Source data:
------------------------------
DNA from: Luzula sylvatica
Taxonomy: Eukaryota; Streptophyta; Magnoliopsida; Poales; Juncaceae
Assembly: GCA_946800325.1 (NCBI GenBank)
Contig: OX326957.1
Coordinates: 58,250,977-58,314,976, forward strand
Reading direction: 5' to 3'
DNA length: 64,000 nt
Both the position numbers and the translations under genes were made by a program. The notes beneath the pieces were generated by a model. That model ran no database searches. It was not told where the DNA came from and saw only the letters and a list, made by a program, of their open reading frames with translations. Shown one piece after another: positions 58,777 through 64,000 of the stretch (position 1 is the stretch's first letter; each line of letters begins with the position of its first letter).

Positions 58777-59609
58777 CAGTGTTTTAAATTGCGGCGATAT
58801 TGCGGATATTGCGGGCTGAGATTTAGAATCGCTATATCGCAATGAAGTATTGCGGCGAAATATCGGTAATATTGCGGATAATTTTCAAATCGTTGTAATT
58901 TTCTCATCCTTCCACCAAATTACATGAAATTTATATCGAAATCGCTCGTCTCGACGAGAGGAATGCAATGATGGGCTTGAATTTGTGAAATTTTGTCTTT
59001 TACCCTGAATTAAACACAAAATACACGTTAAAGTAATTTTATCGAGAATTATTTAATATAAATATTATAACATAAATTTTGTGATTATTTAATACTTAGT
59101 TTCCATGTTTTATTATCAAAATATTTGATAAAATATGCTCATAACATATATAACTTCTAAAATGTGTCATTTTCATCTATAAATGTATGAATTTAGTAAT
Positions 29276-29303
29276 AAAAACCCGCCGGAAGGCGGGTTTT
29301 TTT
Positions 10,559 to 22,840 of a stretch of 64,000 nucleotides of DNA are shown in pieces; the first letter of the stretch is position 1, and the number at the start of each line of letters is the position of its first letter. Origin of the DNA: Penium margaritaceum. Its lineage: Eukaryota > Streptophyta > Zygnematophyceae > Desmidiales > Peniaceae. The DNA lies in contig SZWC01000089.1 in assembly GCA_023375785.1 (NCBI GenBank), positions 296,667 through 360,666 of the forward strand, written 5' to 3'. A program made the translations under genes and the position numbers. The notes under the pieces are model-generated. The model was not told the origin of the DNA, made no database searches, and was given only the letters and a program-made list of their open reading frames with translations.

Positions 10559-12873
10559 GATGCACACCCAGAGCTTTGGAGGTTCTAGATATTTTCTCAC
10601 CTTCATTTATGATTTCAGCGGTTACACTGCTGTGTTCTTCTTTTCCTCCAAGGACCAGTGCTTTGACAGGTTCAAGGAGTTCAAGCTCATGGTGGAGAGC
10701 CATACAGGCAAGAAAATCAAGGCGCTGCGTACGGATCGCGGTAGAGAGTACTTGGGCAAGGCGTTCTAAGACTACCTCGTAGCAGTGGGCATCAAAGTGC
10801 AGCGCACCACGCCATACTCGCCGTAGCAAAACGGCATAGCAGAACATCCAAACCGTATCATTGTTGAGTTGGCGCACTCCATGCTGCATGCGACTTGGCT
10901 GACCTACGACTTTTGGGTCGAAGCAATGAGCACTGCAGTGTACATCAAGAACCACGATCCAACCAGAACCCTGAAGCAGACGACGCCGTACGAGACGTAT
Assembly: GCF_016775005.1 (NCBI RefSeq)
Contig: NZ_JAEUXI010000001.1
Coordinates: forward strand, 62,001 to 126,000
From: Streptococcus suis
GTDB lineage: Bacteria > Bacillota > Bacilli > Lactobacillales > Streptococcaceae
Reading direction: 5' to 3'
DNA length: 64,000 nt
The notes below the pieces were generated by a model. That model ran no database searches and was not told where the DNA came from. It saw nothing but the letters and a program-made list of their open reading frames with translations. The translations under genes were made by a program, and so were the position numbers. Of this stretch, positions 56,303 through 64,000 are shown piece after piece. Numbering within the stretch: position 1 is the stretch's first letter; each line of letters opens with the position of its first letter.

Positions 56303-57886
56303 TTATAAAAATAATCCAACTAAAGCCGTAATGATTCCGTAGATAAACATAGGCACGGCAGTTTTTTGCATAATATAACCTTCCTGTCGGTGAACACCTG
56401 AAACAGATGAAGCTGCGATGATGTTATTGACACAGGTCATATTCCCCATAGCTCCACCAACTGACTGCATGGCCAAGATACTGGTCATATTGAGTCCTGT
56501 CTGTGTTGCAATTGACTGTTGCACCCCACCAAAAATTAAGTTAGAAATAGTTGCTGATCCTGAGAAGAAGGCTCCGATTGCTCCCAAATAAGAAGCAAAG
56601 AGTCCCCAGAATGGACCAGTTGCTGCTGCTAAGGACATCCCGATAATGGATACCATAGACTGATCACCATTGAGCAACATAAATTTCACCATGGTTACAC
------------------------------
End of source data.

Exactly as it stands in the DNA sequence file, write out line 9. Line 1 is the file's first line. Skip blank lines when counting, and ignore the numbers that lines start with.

Positions 58777-59609